The Value of Management’s Forecasts in an ESOP Valuation

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Recently, the United States Department of Labor (DOL) has been extremely aggressive in challenging transactions involving Employee Stock Ownership Plans (ESOPs). There are numerous current DOL investigations of ESOP transactions, and valuation takes center stage upon DOL scrutiny. These elevated trends are expected to remain for some time in the future. In reference to scrutiny of ESOP transactions, Timothy Hauser, the late Deputy Assistant Secretary for Program Operations of the Employee Benefits Security Administration (EBSA) at the DOL, stated that, “valuation is the first, second, third, and fourth problem.” Further, Phyllis Borzi, former Assistant Secretary for the Employee Benefits Security Administration (EBSA) at the DOL was quoted, “valuation issues continue to be very problematic.”

When ranking valuation issues in recent ESOP litigation, the most frequently challenged item is management’s forecasts. Management’s forecasts are a key aspect to determining a company’s value – after all, value is driven by the expected future cash flows of a business. Explained simply, value is a two-part equation – the future expected cash flows (the numerator) and the risk associated with achieving those cash flows (the denominator). Management’s forecasts are used to develop the future cash flow, and the aggressive/conservative nature of the forecasts are assessed in determining the risk rate. Therefore, management’s forecasts have a direct and material impact on the company’s value in multiple ways.

In all valuation engagements, not just in the realm of ESOPs, management is typically responsible for preparing forecasts. Business valuators are not preparing forecasts and then opining on the value derived from those forecasts. Accordingly, management must independently prepare the forecasts, and in doing so, must support the underlying assumptions and data used to develop said forecasts.

The forecasts should be prepared by the management team that will be responsible for achieving the forecasts. Input from all departments, divisions, etc. should be considered to ensure the business, in totality, is appropriately considered.  While management may look to outside advisors to review the forecasts for reasonableness and to assist management substantiate the key assumptions therein, ultimately, the forecasts belong to management, and must represent management’s best estimate of future performance.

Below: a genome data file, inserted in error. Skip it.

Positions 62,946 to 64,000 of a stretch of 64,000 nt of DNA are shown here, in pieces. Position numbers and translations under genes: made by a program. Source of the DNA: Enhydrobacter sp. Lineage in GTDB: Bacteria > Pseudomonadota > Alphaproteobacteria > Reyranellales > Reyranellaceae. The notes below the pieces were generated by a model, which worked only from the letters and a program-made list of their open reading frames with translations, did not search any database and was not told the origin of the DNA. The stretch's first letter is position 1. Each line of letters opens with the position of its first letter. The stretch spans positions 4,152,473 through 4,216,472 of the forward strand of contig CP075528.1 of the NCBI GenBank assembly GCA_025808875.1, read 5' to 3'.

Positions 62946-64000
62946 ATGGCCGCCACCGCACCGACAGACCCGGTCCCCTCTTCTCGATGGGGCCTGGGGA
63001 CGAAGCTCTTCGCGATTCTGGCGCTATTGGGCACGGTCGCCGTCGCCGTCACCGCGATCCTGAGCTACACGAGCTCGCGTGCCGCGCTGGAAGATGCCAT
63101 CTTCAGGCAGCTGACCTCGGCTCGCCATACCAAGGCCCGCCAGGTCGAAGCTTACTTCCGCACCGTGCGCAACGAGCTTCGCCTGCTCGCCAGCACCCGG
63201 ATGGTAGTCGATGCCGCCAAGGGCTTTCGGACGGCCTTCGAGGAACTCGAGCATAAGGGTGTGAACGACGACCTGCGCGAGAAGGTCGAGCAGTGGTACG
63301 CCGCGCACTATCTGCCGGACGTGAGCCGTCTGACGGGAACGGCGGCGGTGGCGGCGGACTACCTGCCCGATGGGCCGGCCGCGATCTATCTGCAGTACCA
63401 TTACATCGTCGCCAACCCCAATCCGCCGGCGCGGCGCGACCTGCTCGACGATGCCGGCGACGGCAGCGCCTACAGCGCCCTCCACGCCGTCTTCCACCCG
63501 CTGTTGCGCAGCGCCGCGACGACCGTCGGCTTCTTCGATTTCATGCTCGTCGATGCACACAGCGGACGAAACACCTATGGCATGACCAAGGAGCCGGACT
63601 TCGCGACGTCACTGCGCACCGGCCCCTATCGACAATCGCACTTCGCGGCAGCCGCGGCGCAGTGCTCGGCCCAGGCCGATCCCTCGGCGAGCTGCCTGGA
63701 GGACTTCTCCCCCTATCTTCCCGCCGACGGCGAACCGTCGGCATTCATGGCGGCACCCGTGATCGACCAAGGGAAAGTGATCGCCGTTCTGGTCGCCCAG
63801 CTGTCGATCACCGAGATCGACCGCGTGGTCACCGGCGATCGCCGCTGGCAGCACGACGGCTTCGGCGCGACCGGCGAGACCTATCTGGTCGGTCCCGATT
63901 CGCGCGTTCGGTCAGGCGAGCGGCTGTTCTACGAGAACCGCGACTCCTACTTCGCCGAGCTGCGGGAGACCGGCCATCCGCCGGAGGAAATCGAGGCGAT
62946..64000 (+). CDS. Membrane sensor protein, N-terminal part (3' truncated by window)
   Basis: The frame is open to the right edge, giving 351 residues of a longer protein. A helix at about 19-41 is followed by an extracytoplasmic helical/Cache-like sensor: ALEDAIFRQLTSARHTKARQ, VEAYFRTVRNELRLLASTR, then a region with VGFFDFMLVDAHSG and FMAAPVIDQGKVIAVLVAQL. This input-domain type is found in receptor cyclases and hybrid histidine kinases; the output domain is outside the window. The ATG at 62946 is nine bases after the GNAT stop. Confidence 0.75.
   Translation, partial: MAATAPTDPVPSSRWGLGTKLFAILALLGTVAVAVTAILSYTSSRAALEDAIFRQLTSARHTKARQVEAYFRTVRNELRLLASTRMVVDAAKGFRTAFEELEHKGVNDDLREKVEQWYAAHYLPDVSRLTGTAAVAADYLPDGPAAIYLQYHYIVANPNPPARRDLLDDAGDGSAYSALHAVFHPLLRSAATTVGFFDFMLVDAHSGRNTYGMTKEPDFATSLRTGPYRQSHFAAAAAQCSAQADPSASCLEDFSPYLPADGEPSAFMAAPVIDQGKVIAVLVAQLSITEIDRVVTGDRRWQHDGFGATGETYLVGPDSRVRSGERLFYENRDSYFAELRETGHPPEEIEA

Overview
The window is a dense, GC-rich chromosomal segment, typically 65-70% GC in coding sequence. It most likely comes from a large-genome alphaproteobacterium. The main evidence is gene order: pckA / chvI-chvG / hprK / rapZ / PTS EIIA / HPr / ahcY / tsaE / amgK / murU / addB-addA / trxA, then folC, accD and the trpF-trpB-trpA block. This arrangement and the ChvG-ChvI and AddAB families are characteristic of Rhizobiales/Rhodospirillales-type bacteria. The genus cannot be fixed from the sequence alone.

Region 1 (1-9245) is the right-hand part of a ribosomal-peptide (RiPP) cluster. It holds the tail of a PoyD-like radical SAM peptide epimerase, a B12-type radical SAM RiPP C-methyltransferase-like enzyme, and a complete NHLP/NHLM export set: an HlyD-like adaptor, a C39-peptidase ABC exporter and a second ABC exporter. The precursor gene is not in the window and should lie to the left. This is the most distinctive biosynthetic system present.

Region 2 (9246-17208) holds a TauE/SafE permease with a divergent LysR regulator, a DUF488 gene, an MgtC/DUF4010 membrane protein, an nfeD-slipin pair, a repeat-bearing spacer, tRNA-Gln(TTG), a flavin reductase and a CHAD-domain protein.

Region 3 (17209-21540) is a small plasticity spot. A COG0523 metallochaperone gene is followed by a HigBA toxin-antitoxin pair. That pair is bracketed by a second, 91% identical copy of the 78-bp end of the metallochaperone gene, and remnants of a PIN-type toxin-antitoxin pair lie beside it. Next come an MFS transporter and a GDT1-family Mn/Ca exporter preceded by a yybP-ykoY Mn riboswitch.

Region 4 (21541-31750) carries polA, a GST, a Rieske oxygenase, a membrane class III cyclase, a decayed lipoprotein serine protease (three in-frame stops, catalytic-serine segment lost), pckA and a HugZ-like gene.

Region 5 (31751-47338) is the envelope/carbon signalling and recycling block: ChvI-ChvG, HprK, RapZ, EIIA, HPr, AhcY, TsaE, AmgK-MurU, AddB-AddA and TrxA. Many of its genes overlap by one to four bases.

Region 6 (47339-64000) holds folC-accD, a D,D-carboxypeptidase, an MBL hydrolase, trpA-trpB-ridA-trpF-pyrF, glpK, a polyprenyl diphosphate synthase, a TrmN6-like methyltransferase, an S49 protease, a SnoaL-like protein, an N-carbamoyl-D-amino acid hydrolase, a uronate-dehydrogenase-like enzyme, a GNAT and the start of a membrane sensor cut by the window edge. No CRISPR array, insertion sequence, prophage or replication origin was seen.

Although it is recognized that it is impossible to predict the future, management’s forecasts should reflect a “most likely” (not to be confused with a “best case”) view of the future. The forecasts should not deviate significantly from past performance or industry trends, unless there is compelling evidence to support the deviation. Moreover, management must be cautious of industry trends, or cyclicality, which when missed, could inappropriately impact value. Further, management should take care to avoid bias caused by the performance in the most recent year. For example, if the company just came out of the best/worst year ever, and management uses that year as a base for the forecasts, the forecasts could be inappropriately skewed. Accordingly, the forecasts should consider overall historical trends in an attempt to capture a full business cycle. Finally, forecasts must include consideration of sufficient investment in personnel, capex, working capital, etc. to accommodate the forecasted growth in revenue.

While the forecasts belong to management, the ESOP valuator is responsible for thoroughly vetting management’s forecasts for reasonableness. During this review, the valuator should (1) develop a comprehensive understanding of the forecasts and their underlying drivers (2) question management on the underlying assumptions, and (3) scrutinize the reasonableness of the forecasts based on what is known or knowable as of the date of valuation. In doing this, the valuator must compare the forecasts with past performance, industry trends, and the economic outlook, and assess the overall level of conservatism and aggressiveness considered in the forecasts. This assessment not only will help confirm the reasonableness of the forecasts used to develop the cash flows (in the numerator of the valuation equation), but it will also help the valuator to develop the appropriate level of risk in the discount rate (the denominator of the valuation equation).

Similar to the valuator, the ESOP Trustee is also responsible for reviewing, questioning, understanding, and scrutinizing management’s forecasts and the underlying assumptions. The Trustee, in his or her role as a fiduciary, must develop a thorough understanding of the valuator’s analysis of the forecasts, because ultimately, the Trustee will approve (or challenge) the value conclusion based on the forecasts and the valuators assessment.

While forecasts are not the only aspect of an ESOP valuation that the DOL has been challenging, they are the most predominant. As a result, it is in the best interest of not only the participants of the ESOP, but all parties involved in the transaction, to ensure that management used due care in preparing the forecasts; the valuator completed a thorough review, challenge, and assessment of the forecasts; and the ESOP Trustee fully understands and challenges the forecasts and the valuator’s assessment thereof. Furthermore, documentation of the above noted steps should be maintained by all parties, should the DOL elect to challenge the transaction.

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